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sorghum crop
SORGHUM IN DEMAND: China has been the powerhouse for sorghum demand, but many other nations are ready to be export customers, too.

China is the powerhouse, but sorghum demand worldwide is positive

Sorghum Focus: Sorghum has become a staple in China for everything from duck rations to liquor — but other nations’ demand counts, too.

By Chris Cogburn

Much has been made about Chinese demand for sorghum. First imported by the Asian powerhouse in summer 2013, U.S. sorghum has become a staple in everything from duck rations to baijiu — a cornerstone of Chinese liquor consumption produced primarily from sorghum. Contrary to what many believe, China is still in the market for U.S. sorghum, and this should continue. (I say “should” instead of “will” because we are talking about China, after all.)

Let’s take a look at the numbers. Since 2013, China has imported just over 900 million bushels of U.S. sorghum. Over the same time period, the U.S. produced approximately 1.9 billion bushels of sorghum. This means China has accounted for 47% of the demand for U.S. sorghum over the last four years. Individual years are even more impressive. U.S. sorghum production totaled 433 million bushels in 2014, and China imported 328 million bushels, or 76% of these bushels. Think about it this way: Three out of every four rows of sorghum harvested in the U.S. that year found their way to China.

But the domestic corn price in China has fallen precipitously due to overproduction driven by a high price floor. Hasn’t this put a stop to U.S. sorghum exports to China? Absolutely not. While trade economics —particularly with China — isn’t a simple subject, the fact is China needs protein. Remember, the last couple of years have seen sorghum prices historically strong compared to corn prices. At the height of this strength, in February 2015, the price of sorghum in New Orleans was on average 136% of the price of corn. Despite this, China went on to purchase 76% of the 2014 crop.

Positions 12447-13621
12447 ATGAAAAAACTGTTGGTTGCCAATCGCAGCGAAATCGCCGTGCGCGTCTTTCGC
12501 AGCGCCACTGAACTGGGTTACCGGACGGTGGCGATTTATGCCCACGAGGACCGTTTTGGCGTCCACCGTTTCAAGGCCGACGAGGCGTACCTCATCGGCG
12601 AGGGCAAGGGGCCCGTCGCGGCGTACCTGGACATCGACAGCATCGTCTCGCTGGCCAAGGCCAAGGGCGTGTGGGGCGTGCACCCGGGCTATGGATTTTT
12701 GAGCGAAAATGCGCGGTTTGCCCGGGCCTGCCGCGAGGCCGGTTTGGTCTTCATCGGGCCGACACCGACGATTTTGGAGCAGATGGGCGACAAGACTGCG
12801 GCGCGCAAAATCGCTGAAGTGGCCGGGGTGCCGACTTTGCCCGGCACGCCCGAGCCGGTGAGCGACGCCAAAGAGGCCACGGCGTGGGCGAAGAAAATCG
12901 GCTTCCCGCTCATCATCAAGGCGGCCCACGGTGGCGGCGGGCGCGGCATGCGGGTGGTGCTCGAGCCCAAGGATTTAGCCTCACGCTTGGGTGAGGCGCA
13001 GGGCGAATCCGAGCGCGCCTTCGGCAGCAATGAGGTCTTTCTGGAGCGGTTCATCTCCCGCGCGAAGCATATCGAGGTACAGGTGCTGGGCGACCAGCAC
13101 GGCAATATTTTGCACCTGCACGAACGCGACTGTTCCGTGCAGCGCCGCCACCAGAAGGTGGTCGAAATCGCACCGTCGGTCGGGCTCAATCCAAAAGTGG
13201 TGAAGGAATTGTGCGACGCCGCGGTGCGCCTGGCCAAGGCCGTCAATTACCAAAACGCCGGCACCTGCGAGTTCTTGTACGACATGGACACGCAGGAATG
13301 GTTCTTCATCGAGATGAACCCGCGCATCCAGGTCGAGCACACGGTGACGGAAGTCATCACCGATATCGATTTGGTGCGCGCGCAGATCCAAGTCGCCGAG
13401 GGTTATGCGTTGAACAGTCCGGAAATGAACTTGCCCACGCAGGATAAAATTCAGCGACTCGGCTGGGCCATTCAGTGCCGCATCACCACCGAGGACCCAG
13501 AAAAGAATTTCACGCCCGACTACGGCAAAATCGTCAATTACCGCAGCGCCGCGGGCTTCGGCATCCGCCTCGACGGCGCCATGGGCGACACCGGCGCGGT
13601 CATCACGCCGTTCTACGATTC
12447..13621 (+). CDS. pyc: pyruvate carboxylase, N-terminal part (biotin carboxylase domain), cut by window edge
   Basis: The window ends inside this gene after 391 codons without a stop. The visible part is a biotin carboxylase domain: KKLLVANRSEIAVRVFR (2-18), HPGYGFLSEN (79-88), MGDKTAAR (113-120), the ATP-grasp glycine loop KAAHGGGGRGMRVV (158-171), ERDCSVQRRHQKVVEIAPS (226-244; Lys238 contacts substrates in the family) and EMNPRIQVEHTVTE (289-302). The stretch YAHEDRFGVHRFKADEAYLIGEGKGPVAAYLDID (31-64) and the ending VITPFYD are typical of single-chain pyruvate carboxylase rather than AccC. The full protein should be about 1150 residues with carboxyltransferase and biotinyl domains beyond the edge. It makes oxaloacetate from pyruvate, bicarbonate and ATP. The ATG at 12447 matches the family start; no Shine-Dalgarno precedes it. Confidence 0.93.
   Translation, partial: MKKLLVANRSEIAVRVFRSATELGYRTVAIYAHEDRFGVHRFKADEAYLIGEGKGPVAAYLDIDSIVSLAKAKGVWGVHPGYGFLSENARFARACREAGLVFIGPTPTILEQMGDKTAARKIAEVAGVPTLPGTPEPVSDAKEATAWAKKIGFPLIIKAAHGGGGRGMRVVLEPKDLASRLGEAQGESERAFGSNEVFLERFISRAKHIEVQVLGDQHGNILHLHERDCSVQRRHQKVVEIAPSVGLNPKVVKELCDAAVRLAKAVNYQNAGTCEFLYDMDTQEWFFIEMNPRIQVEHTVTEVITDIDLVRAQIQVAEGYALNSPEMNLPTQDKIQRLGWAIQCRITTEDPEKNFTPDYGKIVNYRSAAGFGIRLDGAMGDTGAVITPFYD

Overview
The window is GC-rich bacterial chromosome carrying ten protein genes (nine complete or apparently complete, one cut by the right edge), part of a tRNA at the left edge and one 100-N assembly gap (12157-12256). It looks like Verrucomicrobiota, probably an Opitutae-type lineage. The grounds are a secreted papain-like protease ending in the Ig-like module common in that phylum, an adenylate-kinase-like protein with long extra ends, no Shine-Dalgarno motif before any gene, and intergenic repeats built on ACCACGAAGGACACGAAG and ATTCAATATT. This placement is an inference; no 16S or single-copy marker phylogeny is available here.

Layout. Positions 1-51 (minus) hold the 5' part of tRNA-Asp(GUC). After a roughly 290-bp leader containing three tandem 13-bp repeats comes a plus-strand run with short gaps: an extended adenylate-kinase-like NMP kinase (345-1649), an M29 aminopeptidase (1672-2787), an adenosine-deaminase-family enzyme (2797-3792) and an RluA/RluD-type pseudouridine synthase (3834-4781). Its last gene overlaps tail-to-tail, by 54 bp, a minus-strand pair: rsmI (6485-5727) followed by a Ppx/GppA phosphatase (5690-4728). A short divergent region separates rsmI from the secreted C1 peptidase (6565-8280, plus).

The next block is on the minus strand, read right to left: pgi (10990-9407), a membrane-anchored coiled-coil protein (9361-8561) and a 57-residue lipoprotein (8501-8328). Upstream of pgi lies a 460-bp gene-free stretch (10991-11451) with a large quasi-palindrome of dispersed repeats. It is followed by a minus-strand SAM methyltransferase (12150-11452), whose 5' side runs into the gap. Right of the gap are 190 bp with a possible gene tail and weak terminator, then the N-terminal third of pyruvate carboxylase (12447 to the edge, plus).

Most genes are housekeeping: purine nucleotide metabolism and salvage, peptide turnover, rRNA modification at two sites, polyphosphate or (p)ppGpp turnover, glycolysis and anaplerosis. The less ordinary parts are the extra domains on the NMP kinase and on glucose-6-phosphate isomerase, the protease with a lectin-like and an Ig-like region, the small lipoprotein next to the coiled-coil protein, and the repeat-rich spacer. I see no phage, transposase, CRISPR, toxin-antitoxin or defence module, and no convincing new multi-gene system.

The average price differential in New Orleans at the beginning of harvest in 2016 was much different as sorghum was trading at 95% of the price of corn. Why would China purchase 76% of the 2014 sorghum crop at a significant premium to corn and not purchase any of the 2016 or 2017 crops at a discount? They wouldn’t. In fact, export commitments so far this marketing year are exceeding expectations. The USDA export target for this crop is 225 million bushels. With almost half the marketing year left, commitments total 150 million bushels or 67% of the target. China has contributed 129 million bushels to this total.

Also keep in mind China isn’t the only player in this game. Joining China in its commitment to purchase U.S. sorghum this year are Canada, Indonesia, Japan, South Korea, Mexico, Nigeria, South Africa and Taiwan. That is nine countries in the U.S. sorghum market — 11 if you count food aid recipients Chad and Sudan. When all these players must compete against domestic end users like cattle feeders, U.S. producers win.

Are sorghum prices reacting positively to this demand? While not as much as producers would like, sorghum prices have begun responding in certain markets. Gulf prices have strengthened relative to corn, and some areas of the Mississippi Delta are now seeing premiums for sorghum. Central Plains sorghum bids have strengthened as well, and some Northern Plains producers have reported parity between sorghum and corn prices. As always, these situations could change drastically in a short time, so producers should take opportunities when they come.

Cogburn writes from Abernathy, Texas. His Twitter handle is @nspchris.

TAGS: Marketing
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